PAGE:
The Smithsonian and the Case of the War Hero Pigeon

If you've been following along this week, you know the story of Cher Ami. World War I. Carrier pigeon. Saves the lives of nearly 200 American soldiers. Returns to America a decorated war hero. Dies months later due to battlefield injuries. Autopsy reveals ... this cock is a hen?

According to the famous bird's Wikipedia entry, Cher Ami is still widely believed to be a male, but is really a female. To this day, the Smithsonian insists Cher Ami is a cock. Which one is it? I wondered. The Smithsonian's website posits Cher Ami is a boy. And Cher Ami, taxidermied, is on display at the Smithsonian's National Museum of American History. So you'd think they'd know, right?

I needed someone to go to the museum and see if the plaque where Cher Ami stands claims the bird is a male. Because if Cher Ami is really a female, not a male, I wanted to tell the Smithsonian that, and I wanted to tell them to set the record straight. I mean, wouldn't you?

But I wasn't in DC. And I wasn't sure who I knew in DC would want to go to the museum and find out. I figured maybe a young journalist would want to do something like that, if I paid her. And I knew Slate was in DC. So I googled: "Slate intern LinkedIn." And Laura Wagner was the first name to pop up in the results. You can read her work for Slate here and her work for NPR here. I located Laura on Twitter, followed her, and asked her to follow me, so I could DM her.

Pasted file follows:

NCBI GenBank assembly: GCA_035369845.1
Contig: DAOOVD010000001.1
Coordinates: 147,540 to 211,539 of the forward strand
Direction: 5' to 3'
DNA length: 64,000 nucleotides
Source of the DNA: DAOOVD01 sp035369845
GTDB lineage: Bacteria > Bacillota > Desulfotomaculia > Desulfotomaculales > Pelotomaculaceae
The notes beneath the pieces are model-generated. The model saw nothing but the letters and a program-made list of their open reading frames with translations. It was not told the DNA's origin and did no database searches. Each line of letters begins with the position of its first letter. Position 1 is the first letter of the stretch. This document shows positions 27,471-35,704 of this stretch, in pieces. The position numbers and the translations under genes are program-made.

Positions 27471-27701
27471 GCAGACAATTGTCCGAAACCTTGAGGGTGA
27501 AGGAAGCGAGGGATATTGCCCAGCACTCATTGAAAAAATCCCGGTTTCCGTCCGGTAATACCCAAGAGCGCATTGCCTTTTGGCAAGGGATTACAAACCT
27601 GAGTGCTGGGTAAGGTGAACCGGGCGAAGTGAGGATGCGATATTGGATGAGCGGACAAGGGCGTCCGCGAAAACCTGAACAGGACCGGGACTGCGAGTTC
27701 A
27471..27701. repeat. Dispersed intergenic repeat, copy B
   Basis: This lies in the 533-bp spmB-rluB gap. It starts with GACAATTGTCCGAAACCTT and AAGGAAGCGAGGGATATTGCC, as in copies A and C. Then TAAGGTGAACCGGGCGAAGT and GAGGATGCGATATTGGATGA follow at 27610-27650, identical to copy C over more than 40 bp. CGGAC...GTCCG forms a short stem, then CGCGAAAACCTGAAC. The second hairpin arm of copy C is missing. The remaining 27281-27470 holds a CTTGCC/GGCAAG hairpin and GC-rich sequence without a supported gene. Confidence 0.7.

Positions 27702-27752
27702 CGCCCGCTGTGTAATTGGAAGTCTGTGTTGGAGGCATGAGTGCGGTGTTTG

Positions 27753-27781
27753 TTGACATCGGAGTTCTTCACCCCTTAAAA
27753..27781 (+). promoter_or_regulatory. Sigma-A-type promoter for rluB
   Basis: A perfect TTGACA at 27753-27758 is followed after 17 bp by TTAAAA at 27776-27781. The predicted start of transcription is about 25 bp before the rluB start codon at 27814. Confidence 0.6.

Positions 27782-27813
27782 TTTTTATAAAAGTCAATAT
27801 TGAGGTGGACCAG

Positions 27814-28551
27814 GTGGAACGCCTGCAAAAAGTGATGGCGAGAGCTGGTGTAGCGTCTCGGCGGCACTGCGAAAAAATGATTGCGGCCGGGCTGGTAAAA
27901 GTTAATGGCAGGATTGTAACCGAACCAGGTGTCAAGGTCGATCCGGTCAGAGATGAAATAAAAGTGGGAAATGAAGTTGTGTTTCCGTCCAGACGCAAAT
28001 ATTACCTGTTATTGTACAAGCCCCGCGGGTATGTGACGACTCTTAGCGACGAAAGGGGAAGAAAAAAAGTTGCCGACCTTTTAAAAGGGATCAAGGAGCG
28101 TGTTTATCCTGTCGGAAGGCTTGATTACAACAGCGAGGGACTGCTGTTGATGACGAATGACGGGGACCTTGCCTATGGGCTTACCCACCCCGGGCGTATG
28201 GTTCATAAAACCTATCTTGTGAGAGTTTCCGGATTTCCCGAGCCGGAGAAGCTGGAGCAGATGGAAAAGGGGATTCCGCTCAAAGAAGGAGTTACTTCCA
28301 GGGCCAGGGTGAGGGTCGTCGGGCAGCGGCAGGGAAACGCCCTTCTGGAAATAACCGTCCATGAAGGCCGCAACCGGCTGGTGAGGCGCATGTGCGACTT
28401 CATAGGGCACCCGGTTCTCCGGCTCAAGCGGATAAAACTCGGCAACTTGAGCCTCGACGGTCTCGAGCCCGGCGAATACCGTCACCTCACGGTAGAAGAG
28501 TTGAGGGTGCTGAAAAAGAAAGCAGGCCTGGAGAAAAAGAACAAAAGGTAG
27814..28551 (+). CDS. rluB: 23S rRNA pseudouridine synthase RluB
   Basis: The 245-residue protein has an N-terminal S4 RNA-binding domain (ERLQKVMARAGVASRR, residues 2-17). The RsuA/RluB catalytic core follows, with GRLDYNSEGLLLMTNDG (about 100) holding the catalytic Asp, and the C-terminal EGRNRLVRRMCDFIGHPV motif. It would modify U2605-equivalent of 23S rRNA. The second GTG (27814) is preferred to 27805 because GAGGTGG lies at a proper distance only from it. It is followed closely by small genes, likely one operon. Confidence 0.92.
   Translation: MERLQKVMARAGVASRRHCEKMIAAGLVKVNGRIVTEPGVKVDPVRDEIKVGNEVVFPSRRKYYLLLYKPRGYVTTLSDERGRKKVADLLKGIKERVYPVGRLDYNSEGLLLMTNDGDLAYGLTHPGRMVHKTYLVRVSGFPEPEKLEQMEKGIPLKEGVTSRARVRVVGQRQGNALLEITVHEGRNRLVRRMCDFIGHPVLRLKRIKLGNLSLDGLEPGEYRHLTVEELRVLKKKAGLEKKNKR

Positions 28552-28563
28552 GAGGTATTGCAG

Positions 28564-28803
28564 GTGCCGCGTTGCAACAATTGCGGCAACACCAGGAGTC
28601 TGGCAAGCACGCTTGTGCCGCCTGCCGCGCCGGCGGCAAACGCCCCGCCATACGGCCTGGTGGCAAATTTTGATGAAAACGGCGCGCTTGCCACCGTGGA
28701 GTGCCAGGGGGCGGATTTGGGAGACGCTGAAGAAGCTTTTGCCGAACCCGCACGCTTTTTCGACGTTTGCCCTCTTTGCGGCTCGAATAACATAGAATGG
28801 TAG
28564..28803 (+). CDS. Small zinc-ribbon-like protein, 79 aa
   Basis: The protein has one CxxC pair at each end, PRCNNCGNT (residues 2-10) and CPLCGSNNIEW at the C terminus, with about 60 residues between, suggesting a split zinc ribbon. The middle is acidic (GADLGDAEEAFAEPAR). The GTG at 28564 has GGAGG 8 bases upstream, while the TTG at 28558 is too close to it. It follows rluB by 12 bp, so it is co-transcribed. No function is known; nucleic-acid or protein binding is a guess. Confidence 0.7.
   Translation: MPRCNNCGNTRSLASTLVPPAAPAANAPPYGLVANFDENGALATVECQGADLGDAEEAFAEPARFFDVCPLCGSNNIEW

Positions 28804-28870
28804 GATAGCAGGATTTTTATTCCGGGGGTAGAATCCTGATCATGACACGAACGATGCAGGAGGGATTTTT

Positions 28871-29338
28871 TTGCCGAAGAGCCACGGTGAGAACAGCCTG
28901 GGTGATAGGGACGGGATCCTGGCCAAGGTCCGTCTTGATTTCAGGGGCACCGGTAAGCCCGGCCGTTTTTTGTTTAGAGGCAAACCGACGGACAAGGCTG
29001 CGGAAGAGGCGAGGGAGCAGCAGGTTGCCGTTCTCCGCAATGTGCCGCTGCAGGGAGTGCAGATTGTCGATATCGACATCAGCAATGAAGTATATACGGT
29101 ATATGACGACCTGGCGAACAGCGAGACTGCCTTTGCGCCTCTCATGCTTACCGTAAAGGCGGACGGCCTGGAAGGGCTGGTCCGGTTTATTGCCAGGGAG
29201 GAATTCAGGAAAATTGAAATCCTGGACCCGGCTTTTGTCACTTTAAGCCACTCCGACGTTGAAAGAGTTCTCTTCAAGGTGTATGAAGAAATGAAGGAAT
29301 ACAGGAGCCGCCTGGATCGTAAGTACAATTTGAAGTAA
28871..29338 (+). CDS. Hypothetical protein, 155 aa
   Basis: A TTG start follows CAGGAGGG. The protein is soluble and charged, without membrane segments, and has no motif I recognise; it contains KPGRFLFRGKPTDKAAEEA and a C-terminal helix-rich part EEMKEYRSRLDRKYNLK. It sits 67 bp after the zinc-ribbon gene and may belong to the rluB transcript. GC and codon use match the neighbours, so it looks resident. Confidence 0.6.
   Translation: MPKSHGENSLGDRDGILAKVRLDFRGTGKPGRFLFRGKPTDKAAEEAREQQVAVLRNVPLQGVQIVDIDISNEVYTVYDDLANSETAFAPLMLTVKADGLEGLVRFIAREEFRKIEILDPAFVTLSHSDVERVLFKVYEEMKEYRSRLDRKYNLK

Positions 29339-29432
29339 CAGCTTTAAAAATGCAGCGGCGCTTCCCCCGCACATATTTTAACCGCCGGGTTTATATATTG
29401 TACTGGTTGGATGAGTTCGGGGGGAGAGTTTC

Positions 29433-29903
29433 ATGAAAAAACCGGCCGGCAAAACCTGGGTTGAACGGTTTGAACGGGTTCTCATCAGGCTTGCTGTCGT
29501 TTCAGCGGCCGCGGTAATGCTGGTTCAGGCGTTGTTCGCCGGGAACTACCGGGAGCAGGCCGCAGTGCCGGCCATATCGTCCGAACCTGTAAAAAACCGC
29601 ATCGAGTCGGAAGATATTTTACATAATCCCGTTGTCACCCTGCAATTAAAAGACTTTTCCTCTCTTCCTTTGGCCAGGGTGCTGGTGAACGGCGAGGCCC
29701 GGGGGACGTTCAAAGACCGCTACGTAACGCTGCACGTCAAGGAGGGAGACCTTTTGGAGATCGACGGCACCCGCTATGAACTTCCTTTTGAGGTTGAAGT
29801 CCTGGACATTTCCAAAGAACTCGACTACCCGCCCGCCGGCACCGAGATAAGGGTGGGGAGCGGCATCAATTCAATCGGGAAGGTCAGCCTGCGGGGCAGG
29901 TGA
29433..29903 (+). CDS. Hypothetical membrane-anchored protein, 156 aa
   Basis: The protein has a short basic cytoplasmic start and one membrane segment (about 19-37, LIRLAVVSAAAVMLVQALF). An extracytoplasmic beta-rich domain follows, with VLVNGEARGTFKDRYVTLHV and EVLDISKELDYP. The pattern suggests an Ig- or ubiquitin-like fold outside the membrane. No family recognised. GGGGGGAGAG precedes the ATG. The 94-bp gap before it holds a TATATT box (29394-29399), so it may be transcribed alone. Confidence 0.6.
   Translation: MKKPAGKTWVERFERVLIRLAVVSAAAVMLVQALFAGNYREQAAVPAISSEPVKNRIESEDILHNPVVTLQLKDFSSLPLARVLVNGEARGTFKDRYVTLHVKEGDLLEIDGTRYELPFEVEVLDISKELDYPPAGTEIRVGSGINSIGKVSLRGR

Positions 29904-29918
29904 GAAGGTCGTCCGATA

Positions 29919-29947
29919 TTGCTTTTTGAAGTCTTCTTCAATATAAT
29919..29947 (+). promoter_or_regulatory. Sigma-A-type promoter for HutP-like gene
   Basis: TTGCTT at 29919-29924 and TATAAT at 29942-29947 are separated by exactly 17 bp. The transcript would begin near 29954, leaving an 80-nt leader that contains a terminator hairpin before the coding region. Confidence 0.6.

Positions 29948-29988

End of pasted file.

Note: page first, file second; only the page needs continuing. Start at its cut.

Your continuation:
Here's what I wrote:

Hey Laura. I'm a freelance journalist based in FL. Recently I got interested in the story of Cher Ami, a war pigeon who turned out to be a girl …. I'm interested to know if the permanent exhibit where Cher Ami's stuffed body is on view at the Smithsonian's National Museum of American History in DC misidentifies her as a boy: …. Any interest in making $100 going down there and taking a look for me, maybe snapping a few pics? I assume it misidentifies her but wanted to confirm. I thought maybe since journalist + DC, you might be interested. Thanks!

Here's what she wrote:

Hey Susannah, cool story! I'm in. I'm leaving for New York early tomorrow morning but I'm free this afternoon so I'll go down and look at the exhibit later today. Just curious, did someone give you my name or?

I wrote:

Terrific! Thanks so much. No one gave me your name, but I thought if perhaps I googled Slate intern linkedin, I might find someone who'd be interested. You were the first result. She should be in "The Price of Freedom: Americans at War" exhibit, and I'm curious to know: if she's on view and if there's some sort of written text that identifies her by gender. If you can snap a few pics of her and any text you find, that'd be great. I'll also add the cost of admission.

And she wrote:

Ah good ol' linkedin! Ok, sounds good. I'll be in touch when I'm back

I responded with this GIF.

Now all I had to do was wait.

Come back tomorrow, and I'll tell you what Laura found at the museum.